bo way sho eats pickles.
A Rhythmical and Grateful Chant
A teacher In a Terre Haute publlo
chool joins In the chorus:
"Teaching Is a business which re
quires a great deal of brain and nerve
force. Unless this force Is renewed as
fast as expended tbe teacher Is ex
hausted before the close of the year.
Many resort to stimulating tonics for
"For 3 years I struggled against al
moBt complete exhaustion, getting
what relief I could from doctors' ton
ics. Then In tbe spring ot 1903 I
had an attack of la grippe and ma
laria which left me too weak to con
tinue my work. Medicine failed to
give me any relief, a change of cli
mate failed. I thought I should never
be able to go back in school again.
"I ate enough food (the ordinary
meats white bread, vegetables, etc.),
but'waB hungry after meals.
"I happened at this time to read an
article giving the experience of an
other teacher who had been helped by
Grape-Nuts food. I decided to try
Grape-Nuts and cream, as an experi
ment. It was a delightful experience,
and continues bo after a year and
a half of constant UBe.
"First, I noticed that I waa not
hungry after meals.
"In a few days tbat tired feeling left
me, and I felt fresn and bright, In
stead ot dull and sleepy.
"In three months, more than my usual
strength returned, and I bad gained 15
pounds In weight.
"I flnlahod tbe year's work without
any kind of tonics was not absent
from duty even half a day.
"Am still la best of health, with
all who know me wondering at the Im
provement. "I tell them all 'Try Orspe-NutsI'"
Namo given by Fostum Co., Battle
Creek, Mich. "There's a reason."
Kr nS tfc akove latter? A aiw
ani lrM Um t time Ttwi
are !. trae, aaS tall ( aaaMa
"Thoso peoplo say they don't be
llove you ever renched tho polo."
"That's nil right," replied tbo ex
plorer, as ho looked up from his man
uscript. "Tho moro doubtR thero aro
bb to whether I landed or not, tho
longer this rathor remunerative dis
cussion is going to Inst."
Importnnt to Mothors
Examine carefully every bottlo of
CASTOKIA, a safe and suro remedy for
Infants nnd children, and Bee that it
Signature of 4a0TZzZ&K'
In Uso For Ovor 30 Years.
Children Cry for Fletcher's Cnstoria
A Soft Answer.
He (triumphantly, reading from n
newspaper) "Suffragist apeaker
heckled by geese at n county fair."
Ha, ha! Even tho geese are against
woman suffrage, my dear!
Sho (contemptuously) That's be
cause they aro geese. Judge.
If You Are a Trifle Sensitive
About the sire of our kIiom, you can
uearn vizc smaller by Blinking Allen's 1'ooU
Kate, the antiseptic ponder, into tliein.
.lu-U the thing for Dancing I'm tics nnd for
Hrcihing in New felloes, bnuiple Flee.
Address Allen S. Olmsted, Lo Roy, X. Y.
It isn't any wonder thnt a man Is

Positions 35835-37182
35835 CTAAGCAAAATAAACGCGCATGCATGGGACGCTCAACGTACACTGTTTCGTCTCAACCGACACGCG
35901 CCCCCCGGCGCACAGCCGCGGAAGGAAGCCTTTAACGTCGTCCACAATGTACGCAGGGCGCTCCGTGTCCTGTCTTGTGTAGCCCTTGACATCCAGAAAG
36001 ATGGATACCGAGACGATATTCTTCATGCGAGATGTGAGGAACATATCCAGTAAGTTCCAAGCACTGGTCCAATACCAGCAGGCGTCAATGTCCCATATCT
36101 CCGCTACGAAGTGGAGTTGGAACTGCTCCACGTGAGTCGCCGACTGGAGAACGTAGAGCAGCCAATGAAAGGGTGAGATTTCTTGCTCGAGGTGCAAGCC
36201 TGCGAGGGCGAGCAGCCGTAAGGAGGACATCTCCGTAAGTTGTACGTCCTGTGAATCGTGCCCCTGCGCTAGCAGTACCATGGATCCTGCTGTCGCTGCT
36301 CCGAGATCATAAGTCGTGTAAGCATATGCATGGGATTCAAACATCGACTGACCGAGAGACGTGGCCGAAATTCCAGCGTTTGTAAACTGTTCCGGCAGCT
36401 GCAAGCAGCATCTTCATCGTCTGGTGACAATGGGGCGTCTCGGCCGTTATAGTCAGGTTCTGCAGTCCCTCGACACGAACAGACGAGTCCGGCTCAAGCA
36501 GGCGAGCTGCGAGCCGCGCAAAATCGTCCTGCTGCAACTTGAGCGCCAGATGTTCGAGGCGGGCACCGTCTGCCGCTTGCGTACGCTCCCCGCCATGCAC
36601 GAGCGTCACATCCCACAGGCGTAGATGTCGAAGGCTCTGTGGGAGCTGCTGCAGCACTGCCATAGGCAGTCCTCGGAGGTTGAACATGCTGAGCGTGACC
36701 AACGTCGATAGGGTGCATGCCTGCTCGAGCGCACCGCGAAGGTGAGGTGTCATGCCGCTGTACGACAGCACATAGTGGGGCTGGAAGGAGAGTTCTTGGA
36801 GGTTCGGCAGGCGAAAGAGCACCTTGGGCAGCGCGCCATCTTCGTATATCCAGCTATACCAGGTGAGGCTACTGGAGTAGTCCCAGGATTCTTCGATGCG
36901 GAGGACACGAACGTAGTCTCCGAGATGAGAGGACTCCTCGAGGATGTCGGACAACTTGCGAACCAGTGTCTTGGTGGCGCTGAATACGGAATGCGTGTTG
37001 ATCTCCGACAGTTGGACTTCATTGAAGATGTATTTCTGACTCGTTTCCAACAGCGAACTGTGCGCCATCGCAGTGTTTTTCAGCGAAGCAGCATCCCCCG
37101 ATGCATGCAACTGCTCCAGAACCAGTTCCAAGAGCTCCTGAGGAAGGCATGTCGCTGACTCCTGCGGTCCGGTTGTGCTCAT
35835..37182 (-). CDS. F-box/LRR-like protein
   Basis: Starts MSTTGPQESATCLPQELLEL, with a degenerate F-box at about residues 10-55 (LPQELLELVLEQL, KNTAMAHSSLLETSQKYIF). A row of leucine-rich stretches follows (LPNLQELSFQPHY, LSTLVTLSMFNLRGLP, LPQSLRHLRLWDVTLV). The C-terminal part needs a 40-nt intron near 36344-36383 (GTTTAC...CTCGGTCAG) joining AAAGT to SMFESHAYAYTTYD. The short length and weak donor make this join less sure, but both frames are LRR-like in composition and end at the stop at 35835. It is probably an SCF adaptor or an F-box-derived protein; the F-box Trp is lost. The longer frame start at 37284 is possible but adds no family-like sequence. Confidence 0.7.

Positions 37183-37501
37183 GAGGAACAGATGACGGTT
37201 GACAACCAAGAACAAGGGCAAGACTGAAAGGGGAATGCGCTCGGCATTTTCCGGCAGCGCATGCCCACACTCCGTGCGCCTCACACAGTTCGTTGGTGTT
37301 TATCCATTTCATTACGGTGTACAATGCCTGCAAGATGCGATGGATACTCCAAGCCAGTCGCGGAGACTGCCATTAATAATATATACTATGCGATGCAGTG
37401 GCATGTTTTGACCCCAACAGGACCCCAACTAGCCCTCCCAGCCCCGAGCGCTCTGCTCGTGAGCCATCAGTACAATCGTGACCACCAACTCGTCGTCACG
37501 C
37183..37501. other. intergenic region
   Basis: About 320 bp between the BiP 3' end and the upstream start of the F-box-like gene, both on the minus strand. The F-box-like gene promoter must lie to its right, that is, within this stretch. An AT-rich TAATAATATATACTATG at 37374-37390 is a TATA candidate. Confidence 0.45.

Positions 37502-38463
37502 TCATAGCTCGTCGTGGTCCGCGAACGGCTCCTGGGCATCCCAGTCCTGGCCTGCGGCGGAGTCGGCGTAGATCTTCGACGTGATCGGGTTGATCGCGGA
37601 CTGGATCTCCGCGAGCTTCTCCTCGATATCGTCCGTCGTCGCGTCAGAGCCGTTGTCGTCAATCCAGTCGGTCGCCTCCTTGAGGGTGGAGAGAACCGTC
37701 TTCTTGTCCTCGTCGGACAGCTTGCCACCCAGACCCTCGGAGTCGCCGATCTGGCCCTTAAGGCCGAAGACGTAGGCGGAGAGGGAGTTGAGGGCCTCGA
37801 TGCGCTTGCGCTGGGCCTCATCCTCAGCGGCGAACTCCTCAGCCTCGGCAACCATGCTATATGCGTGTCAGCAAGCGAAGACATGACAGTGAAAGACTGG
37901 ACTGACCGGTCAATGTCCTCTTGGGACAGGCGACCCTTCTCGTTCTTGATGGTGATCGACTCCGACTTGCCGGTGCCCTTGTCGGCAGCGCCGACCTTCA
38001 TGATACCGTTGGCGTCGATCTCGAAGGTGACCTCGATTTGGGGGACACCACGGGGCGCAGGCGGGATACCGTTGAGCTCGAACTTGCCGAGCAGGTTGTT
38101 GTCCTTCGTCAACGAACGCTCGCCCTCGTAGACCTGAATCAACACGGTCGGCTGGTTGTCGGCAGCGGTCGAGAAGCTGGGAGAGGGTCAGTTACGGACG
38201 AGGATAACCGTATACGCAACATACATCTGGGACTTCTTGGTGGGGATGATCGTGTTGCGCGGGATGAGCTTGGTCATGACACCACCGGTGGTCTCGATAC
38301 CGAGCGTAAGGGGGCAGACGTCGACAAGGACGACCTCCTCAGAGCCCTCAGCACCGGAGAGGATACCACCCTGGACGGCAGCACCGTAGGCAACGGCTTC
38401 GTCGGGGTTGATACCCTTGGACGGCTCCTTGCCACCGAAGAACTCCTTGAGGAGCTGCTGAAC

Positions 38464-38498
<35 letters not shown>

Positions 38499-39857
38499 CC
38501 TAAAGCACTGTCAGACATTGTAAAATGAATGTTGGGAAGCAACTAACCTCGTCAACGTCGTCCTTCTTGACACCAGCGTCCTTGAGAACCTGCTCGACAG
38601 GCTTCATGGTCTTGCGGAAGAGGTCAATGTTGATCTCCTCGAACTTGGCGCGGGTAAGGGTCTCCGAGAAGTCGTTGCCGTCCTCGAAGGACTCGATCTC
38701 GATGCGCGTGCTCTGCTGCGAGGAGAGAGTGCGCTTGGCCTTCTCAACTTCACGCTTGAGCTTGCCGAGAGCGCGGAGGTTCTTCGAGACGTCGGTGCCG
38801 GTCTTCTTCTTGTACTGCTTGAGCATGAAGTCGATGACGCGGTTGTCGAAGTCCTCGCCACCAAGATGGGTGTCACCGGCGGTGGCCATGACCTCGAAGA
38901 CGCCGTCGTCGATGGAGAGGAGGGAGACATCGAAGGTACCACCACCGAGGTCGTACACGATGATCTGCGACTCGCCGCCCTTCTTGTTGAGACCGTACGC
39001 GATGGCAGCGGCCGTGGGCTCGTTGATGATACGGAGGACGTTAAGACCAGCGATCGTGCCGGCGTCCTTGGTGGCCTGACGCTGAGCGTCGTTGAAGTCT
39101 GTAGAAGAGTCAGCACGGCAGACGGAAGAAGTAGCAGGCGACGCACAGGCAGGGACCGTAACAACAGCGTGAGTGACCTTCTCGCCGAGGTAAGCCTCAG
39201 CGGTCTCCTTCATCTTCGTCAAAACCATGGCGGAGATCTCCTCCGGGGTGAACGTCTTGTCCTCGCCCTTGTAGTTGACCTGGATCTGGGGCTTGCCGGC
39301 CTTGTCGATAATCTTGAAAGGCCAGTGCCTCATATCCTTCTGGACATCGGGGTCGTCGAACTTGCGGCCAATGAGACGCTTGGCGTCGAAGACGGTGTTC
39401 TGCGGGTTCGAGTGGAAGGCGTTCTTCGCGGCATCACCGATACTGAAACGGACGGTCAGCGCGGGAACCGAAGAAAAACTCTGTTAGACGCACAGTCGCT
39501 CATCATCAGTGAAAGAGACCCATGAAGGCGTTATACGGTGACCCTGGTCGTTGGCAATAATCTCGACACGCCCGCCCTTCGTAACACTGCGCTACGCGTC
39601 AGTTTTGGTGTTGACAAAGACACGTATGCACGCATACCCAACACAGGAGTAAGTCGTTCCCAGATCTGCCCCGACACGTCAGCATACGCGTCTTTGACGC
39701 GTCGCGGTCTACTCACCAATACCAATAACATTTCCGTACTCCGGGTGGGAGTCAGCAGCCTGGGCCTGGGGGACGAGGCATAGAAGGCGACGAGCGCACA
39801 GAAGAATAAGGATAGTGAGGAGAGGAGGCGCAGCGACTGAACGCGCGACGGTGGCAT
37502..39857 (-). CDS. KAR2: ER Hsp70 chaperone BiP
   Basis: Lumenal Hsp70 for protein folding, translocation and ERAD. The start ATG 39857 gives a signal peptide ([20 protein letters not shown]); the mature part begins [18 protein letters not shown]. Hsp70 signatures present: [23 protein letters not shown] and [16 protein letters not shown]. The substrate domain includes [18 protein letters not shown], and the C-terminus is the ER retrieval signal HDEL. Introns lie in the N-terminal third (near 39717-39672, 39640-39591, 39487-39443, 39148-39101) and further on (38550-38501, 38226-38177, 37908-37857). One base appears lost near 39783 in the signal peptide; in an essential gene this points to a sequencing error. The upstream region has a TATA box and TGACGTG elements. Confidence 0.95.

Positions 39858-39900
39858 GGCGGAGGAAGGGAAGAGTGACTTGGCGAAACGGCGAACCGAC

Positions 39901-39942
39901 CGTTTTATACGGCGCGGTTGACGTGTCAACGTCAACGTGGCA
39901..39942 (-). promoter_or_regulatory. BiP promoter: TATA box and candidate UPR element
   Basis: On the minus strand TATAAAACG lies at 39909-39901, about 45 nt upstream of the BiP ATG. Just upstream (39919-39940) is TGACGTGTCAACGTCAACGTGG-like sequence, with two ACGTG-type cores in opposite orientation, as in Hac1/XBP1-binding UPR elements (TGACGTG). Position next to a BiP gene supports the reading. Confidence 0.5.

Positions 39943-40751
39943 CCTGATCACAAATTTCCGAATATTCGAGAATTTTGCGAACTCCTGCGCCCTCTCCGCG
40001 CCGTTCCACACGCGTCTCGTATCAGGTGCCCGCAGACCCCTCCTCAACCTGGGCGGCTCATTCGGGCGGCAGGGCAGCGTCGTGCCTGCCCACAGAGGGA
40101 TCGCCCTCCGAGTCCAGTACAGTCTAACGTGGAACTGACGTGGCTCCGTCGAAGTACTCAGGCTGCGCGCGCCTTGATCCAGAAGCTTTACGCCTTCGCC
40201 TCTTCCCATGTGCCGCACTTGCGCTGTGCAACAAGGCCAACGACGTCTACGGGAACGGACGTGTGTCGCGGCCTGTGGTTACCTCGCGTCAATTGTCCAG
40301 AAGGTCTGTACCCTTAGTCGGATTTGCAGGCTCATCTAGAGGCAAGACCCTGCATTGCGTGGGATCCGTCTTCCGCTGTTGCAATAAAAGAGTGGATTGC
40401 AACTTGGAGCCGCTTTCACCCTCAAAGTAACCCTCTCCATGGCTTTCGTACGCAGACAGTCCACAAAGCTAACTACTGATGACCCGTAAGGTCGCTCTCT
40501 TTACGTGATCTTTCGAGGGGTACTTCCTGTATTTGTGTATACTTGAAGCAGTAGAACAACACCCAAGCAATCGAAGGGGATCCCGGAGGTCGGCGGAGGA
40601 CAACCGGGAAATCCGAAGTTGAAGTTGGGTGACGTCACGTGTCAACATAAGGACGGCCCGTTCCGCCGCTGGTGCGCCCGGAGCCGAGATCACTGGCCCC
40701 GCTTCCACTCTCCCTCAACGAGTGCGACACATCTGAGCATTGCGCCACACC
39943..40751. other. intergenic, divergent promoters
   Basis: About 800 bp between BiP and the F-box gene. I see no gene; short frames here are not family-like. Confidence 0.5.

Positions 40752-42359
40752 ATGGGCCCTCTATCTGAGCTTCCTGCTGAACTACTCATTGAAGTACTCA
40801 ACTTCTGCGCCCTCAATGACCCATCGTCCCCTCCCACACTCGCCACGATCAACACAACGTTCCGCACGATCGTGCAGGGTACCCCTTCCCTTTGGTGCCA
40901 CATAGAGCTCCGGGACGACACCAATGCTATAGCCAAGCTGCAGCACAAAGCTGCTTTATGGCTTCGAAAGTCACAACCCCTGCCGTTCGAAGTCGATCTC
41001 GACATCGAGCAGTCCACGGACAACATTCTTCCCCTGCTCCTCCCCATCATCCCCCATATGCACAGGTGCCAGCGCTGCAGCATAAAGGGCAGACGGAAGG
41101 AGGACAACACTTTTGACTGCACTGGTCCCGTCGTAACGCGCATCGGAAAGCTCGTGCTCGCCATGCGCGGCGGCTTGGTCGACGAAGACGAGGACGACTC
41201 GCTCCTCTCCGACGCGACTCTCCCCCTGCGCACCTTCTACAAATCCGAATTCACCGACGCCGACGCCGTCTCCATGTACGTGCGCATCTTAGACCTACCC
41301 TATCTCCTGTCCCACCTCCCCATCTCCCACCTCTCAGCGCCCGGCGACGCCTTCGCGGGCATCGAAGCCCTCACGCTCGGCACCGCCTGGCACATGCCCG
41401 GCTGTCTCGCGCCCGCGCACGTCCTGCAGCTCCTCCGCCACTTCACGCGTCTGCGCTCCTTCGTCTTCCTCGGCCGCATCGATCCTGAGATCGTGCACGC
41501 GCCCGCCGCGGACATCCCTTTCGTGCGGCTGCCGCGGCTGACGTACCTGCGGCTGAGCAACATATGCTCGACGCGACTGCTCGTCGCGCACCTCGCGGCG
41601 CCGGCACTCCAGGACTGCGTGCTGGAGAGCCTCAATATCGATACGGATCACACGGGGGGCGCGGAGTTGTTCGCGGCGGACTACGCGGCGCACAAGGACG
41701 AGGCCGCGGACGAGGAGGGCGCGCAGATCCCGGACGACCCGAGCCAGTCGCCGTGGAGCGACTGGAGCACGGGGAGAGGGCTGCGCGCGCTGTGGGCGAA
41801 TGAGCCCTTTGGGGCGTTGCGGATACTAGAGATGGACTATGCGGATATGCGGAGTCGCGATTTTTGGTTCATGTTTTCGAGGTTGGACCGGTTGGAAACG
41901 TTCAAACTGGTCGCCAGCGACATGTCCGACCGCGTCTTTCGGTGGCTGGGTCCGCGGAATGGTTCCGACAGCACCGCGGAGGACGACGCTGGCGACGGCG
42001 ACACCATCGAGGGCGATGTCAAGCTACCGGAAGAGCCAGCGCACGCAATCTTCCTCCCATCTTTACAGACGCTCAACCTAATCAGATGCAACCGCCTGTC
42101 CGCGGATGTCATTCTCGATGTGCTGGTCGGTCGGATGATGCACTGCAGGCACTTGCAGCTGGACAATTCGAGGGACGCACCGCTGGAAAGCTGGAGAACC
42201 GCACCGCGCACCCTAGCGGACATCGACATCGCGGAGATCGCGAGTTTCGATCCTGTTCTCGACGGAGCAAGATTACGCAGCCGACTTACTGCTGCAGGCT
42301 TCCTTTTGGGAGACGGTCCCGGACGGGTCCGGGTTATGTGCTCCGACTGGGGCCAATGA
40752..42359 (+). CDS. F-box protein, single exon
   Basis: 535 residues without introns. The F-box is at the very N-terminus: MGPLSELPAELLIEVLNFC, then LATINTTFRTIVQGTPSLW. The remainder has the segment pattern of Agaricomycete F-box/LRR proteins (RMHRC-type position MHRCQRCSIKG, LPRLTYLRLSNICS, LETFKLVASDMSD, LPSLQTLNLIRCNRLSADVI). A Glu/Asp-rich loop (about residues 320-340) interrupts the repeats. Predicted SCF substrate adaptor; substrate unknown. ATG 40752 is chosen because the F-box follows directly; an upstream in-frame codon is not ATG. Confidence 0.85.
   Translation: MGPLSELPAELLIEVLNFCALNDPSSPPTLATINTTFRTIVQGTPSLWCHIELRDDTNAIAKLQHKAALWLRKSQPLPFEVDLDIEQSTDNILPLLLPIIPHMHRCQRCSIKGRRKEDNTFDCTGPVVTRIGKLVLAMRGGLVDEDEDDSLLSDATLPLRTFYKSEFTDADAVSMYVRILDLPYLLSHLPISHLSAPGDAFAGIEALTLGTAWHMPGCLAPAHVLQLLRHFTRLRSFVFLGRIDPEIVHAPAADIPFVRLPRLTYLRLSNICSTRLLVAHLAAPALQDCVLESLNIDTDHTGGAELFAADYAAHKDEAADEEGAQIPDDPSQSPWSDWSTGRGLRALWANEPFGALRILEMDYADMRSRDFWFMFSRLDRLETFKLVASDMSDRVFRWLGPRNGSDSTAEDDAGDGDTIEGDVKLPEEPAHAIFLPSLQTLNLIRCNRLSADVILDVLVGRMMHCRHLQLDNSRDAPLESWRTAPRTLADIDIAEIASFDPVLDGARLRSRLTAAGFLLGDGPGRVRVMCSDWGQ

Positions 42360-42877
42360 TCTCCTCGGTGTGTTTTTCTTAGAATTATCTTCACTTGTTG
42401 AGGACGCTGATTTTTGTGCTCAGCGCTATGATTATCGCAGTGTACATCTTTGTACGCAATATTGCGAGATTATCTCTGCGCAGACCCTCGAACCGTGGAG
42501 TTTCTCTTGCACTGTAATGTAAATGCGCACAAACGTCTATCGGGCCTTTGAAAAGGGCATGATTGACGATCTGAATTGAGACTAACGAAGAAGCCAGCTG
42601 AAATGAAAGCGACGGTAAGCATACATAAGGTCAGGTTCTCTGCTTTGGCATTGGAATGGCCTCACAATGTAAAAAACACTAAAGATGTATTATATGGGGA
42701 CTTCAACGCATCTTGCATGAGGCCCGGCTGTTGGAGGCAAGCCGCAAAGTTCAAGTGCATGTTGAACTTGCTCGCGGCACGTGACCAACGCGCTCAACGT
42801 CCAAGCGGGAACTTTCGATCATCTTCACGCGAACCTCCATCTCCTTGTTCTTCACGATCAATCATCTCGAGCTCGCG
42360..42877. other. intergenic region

annoyed when he gets tho worst of a
horse trade, as that was what bo was
trying to hand the other fellow.
Health I tho fashion. Tako Oarflcld Tea.
tlm herb Inxalhe which purities tho blood
and brings good health.
Nothing pleases a woman more than
her inability to show her ago.
For Fourteen Years. Restored
To Health by Lydia E. Pink
Elgin, 111. "After fourteen years of
suffering everything from female com
plaints, I am at last
restored to health.
"I employed the
best doctors and
even went to the
hospital for .treat-
ment and was told
there was no help for
me. But whilo tak
ing Lydia E. Pink
Compound I began
to improve and I
continued its use until I was made well"
Mrs. Henry Leisebero,743 Adams St
Kearneysville, W. Vs,-"I feel it my
duty to write and say what Lydia E.
Pinkham's Vegetable Compound has
done for me. I suffered from female
weakness and at times felt so miserable
I could hardly endure being on my feet
"After taking Lydia E. -Pinkham'a
Vegetable Compound and following your
special directions, my trouble is gone.
Words fail to express my thankfulness.
I recommend your medicine to all my
friends." Mrs. G. B. Whittington.
The above aro only two of the thou
sands of grateful letters which are con
stantly being received by the Pinkham
Medicine Company of Lynn, Mass., which
show clearly what great things Lydia E.
Pinkham's Vegetable Compound does
for those who suffer from woman's ills,
.If job want special advice write to
Lydia E. Pinkham Medicine Co. (confi
dential) Lynn, Mass. Tour letter will
be opened, read and answered by a
wosian and held in strict ooafldeace.
44 Bu. to the Acre
U a hea-r jlnld, but that' whnt John Kcnnodr of
Kdmuntun, Alberta, Western Canada, aut from 40
acres or Bpring wncaun iviu. nvporti
from othordlMrlcU I n that uruv
lontrtmuis acn on ,
U0U hm hcls ot wheat
from r.u ucrrs, or IS 1-S
bu.ueracrn. 24, Wand 40
A high a. lift
bun holt of oat to the
acre were threthed from
Alberta f)eldlu MO.
The Silver Gup
tt tho recent Bpokone
air was awarded to tho
kiL uuioiuwviii iur
us eimoi i oi Kroins.grasses ana
TMioUbles. Reports of excellent
Yields for 1U10 come also from
Saskatchewan and Manitoba In
ores, ana aujoiulnr pre
emptions of OUO urre (nt
aberucrelarr to be had
lu the choicest district.
Schools com anient, cli
mate, oxcellent, suit the
jrerjr best, railways close at
hnnrl, jiullillnic lumber
cheap, fuoleusy toget und
reasonable In prlro, water
easily procured, tulxed
farm ins; it success.
Vrltoaalo but place for set
tlement, settlers' low railway
fates, dotcrlptlTn llluMrattd
'Last Best Weal" (sent free on
to Hup't of Immlnrutlon,
Ottawa, Can., orui tho Canadlin
Uorernment Agent. jttl)
W. V. BENNETT
--"w ""-.""Tir"."? " "
41m Ml. Basks. Bah.
Please writs to ths scent nearest tod
Make the Liver
Do its Duty,
Nine times in ten when the liver Is
ngnt tne stomacn ana towels are right
ffentlvhut firml v c
pel a lazy liver toKn.nTCD
do its duty. .aWaasssssssslvAnl tlto
and Distress After Eating.
SMALL PILL, SMALL DOSE, SMALL PRICE.
Genuine must bear Signature
A dvjUlE .
... ft ",i iififiiiM.ii rtlnfl hjy f V Ii